On the 80th anniversary of the UK driving test, the Association of British Insurers (ABI) is urging the Government to start the long overdue process of modernising the way young people learn to drive to bring the UK in line with other major nations like the USA, Australia and New Zealand.
Since the driving test became compulsory on June 1 1935 it has evolved to recognise the end of hand signals, the arrival of automatic gear boxes and to include a separate written theory test. The ABI says the time has now come to introduce a compulsory learning period and additional restrictions for new, young drivers in an effort to cut deaths and injuries on the road.
James Dalton, the ABI’s Director of General Insurance Policy, said: “Car crashes remain the biggest cause of accidental death among young people, and more than 20 per cent of all road deaths can be traced back to young drivers. Evidence from overseas indicates these numbers could be drastically improved with the introduction of graduated driving licences.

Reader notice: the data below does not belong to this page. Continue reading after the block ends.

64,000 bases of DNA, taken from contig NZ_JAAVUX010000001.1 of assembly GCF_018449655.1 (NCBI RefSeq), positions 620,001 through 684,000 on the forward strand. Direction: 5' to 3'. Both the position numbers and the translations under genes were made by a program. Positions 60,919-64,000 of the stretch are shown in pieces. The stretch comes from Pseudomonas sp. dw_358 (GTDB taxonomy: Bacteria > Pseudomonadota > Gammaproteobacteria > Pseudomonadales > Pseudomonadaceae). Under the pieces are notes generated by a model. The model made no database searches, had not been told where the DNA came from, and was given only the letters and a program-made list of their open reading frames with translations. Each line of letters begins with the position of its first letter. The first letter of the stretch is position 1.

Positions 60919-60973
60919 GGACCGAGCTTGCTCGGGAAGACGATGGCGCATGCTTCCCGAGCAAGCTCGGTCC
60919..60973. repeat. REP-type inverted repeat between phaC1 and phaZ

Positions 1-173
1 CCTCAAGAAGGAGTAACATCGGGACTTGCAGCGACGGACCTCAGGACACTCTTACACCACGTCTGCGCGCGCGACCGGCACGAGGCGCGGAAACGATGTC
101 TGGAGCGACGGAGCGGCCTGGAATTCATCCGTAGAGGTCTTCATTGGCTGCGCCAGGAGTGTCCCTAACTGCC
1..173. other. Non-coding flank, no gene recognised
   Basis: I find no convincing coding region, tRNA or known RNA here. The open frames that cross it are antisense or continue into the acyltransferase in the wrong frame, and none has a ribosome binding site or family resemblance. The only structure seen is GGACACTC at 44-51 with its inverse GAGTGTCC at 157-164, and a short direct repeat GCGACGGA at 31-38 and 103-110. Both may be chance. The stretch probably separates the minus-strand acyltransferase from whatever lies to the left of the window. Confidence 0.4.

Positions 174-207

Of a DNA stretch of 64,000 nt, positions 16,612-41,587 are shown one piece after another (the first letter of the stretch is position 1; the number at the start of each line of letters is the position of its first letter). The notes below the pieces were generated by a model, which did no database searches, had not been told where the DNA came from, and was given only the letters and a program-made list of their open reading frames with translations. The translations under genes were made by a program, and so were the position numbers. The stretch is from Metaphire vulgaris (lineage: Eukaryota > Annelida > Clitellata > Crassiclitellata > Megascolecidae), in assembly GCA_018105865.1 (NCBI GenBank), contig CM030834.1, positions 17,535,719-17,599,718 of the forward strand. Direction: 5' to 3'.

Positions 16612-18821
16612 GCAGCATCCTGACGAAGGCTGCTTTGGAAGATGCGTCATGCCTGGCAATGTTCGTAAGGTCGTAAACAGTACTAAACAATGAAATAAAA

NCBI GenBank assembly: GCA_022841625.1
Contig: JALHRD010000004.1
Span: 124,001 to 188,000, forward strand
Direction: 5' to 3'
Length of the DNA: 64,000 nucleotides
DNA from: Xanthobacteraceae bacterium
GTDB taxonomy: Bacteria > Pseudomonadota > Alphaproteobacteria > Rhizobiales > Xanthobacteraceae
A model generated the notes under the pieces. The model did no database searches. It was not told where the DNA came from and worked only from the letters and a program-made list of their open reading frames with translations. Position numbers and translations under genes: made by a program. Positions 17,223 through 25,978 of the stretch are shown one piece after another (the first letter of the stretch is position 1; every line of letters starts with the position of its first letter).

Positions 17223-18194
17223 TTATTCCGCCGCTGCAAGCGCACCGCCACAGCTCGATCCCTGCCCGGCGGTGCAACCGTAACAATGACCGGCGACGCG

“Passing your driving test is only the start of becoming a safe driver. We want to see a minimum one year learning period for under 25s and then an initial period of six months when there would be limits on the number of passengers which could be carried. Better driver training would reduce collisions, bring down motor premiums and, most importantly, save hundreds of lives.”
The ABI’s Safe Young Drivers Campaign is calling for:
- A one-year minimum learning period, starting from 16 and a half
- Limits on the number of passengers allowed in a car with a new young driver
- Zero tolerance on alcohol
- Limits on young people driving overnight, eg between 11.00pm and 4.00am